William de St-Calais (also Calais or Carileph or Carilef; died 1096) was a medieval Norman monk, abbot of the abbey of Saint-Vincent in Le Mans in Maine, who was nominated by King William I of England as Bishop of Durham in 1080. During his term as bishop, St-Calais replaced the canons of his cathedral chapter with monks, and began the construction of Durham Cathedral. In addition to his ecclesiastical duties, he served as a commissioner for the Domesday Book. He was also a councilor and advisor to both King William I and his son, King William II, known as William Rufus. Following William Rufus' accession to the throne in 1087, St-Calais is considered by scholars to have been the new king's chief advisor. His advisor was found to been very instrumental into taking the throne, thus leading to conflict that some considered to be...unnatural.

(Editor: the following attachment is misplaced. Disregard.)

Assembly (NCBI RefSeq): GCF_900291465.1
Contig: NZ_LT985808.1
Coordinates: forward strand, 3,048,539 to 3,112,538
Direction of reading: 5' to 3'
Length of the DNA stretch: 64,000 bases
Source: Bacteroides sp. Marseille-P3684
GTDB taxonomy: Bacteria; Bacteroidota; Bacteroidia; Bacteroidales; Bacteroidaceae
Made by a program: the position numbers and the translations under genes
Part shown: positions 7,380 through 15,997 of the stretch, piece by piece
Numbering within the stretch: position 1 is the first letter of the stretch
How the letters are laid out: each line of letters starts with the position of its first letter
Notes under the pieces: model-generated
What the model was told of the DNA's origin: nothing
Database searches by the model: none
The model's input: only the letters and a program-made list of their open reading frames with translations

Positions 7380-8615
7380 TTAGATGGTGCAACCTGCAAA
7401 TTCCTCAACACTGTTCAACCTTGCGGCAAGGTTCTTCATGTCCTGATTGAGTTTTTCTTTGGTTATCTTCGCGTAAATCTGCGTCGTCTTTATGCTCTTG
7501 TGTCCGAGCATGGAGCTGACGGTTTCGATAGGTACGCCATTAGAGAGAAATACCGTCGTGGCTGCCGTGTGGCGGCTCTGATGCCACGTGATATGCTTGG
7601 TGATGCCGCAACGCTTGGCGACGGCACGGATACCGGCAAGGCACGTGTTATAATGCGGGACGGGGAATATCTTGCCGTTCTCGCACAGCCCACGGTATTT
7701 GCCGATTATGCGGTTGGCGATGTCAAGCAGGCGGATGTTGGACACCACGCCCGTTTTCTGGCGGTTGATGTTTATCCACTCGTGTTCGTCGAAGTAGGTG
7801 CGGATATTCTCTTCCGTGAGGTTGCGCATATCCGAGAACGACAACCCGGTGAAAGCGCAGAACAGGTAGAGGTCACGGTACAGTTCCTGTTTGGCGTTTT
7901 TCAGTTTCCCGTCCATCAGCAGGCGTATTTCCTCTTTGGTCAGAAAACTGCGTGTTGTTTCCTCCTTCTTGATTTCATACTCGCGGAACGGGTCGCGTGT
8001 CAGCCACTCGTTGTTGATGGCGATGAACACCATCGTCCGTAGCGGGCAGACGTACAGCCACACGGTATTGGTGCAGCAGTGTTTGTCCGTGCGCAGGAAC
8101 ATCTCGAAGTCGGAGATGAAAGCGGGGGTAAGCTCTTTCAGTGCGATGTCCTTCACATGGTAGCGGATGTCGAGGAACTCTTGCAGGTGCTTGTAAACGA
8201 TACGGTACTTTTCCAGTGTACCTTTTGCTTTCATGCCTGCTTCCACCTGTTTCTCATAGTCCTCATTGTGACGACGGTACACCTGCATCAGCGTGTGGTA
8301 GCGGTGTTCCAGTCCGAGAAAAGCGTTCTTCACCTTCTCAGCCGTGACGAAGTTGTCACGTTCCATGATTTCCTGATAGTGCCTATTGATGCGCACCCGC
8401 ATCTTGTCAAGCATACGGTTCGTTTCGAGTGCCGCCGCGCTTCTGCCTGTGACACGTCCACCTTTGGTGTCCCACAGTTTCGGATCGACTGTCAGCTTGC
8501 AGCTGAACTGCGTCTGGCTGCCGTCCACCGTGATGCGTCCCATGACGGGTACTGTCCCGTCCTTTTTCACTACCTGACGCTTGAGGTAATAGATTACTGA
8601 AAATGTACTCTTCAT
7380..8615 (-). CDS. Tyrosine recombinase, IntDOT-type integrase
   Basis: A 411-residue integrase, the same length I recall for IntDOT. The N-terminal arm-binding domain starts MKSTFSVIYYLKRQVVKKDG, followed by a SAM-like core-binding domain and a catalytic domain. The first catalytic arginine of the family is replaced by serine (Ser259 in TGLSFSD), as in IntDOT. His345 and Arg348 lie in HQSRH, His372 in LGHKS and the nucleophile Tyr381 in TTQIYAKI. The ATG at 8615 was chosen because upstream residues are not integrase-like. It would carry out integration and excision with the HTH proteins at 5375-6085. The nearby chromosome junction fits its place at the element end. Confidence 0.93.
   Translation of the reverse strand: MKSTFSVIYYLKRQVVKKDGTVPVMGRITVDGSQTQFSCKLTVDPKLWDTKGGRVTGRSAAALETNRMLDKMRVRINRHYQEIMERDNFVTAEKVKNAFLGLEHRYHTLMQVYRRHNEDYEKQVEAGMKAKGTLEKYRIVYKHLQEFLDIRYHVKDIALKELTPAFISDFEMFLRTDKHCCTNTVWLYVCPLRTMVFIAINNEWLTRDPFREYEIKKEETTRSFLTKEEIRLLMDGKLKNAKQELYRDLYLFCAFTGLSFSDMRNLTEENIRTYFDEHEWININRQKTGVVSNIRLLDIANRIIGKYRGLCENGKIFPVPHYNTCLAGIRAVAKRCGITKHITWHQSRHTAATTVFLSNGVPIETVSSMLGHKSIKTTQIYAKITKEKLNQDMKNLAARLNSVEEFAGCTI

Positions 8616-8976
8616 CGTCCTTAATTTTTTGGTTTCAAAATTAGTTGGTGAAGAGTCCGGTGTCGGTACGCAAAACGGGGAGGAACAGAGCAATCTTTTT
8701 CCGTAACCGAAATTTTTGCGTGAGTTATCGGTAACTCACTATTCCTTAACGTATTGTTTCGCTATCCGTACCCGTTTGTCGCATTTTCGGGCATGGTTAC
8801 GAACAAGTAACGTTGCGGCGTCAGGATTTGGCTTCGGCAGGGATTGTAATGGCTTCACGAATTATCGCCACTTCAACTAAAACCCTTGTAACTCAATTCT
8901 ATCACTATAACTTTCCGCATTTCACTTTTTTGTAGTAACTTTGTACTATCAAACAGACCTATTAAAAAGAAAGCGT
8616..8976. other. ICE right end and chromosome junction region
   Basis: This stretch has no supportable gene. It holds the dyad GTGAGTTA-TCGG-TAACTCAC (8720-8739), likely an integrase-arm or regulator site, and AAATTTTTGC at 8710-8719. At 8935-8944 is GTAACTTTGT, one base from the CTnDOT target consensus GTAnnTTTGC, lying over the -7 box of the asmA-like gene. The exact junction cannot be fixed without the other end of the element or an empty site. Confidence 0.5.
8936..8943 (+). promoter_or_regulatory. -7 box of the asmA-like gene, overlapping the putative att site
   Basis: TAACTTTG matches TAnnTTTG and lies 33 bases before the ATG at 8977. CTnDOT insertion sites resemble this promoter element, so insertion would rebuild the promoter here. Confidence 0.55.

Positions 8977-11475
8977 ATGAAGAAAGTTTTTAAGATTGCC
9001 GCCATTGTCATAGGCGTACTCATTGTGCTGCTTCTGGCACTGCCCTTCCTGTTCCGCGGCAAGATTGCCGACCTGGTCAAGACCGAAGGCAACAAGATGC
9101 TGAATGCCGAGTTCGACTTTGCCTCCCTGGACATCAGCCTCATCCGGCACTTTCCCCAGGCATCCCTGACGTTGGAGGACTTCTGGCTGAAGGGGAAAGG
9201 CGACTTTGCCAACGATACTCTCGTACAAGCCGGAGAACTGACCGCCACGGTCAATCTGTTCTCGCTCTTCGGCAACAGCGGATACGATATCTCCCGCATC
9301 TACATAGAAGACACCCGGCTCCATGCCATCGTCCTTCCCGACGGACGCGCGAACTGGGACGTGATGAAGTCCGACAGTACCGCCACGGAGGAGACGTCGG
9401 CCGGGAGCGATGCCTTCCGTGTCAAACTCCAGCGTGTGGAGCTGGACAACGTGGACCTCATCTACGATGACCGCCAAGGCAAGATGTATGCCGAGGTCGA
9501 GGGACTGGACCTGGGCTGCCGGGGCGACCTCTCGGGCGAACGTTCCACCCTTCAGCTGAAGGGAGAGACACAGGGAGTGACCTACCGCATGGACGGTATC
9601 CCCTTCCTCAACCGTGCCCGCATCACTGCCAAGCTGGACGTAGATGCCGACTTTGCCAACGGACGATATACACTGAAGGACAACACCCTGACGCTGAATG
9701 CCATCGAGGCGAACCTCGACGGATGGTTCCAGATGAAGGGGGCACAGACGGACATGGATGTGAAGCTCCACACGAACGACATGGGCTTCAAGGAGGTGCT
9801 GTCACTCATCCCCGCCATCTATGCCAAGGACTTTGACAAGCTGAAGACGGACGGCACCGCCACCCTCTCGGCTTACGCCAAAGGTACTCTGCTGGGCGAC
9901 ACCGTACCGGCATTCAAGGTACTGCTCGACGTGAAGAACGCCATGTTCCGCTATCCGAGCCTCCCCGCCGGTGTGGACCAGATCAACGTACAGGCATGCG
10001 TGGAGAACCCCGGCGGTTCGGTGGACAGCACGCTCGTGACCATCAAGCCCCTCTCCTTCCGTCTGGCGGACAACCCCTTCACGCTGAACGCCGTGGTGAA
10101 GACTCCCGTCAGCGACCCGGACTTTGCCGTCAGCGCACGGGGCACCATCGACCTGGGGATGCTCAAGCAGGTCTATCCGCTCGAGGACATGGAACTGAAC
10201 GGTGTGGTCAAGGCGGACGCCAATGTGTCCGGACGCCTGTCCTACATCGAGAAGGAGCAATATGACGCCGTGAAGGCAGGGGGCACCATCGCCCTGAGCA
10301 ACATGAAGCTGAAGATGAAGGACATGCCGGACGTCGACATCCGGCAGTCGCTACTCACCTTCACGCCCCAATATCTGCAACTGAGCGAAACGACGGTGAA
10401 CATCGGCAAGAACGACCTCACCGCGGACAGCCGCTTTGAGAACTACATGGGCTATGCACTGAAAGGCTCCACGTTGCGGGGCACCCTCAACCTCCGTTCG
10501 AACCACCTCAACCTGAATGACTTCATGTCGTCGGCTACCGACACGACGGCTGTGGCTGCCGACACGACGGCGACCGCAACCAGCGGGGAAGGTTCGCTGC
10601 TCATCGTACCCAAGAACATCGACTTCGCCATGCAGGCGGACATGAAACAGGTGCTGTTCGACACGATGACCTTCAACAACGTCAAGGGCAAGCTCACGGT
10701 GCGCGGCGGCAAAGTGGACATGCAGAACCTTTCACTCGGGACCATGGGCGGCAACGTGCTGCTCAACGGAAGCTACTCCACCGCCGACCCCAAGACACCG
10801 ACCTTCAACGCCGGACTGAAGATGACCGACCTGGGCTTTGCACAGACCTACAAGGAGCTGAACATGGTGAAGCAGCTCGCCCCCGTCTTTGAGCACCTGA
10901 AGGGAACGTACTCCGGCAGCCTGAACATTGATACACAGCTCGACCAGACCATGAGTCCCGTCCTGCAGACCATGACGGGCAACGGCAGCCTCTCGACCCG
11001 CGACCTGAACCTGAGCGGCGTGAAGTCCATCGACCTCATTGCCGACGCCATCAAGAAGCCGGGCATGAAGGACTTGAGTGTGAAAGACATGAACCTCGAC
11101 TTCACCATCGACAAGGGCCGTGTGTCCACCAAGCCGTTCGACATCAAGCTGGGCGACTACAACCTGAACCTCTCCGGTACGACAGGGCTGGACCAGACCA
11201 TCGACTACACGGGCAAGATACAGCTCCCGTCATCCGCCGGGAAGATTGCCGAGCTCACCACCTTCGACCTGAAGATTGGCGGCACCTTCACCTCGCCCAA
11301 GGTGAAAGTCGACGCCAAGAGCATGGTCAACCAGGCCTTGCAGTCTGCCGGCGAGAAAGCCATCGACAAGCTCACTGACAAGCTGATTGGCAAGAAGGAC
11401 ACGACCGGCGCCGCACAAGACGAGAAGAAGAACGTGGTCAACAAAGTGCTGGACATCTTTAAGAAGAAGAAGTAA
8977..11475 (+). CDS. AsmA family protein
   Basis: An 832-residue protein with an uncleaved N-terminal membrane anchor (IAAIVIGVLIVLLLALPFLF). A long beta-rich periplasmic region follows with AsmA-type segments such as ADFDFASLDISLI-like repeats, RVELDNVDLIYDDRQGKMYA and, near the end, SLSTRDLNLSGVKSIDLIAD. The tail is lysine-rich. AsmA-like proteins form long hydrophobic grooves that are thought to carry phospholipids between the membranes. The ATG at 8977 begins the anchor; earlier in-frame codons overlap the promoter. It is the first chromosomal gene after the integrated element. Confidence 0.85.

However, when the king's uncle, Odo of Bayeux, raised a rebellion against the king in 1088, St-Calais was implicated in the revolt. William Rufus laid siege to St-Calais in the bishop's stronghold of Durham, and later put him on trial for treason.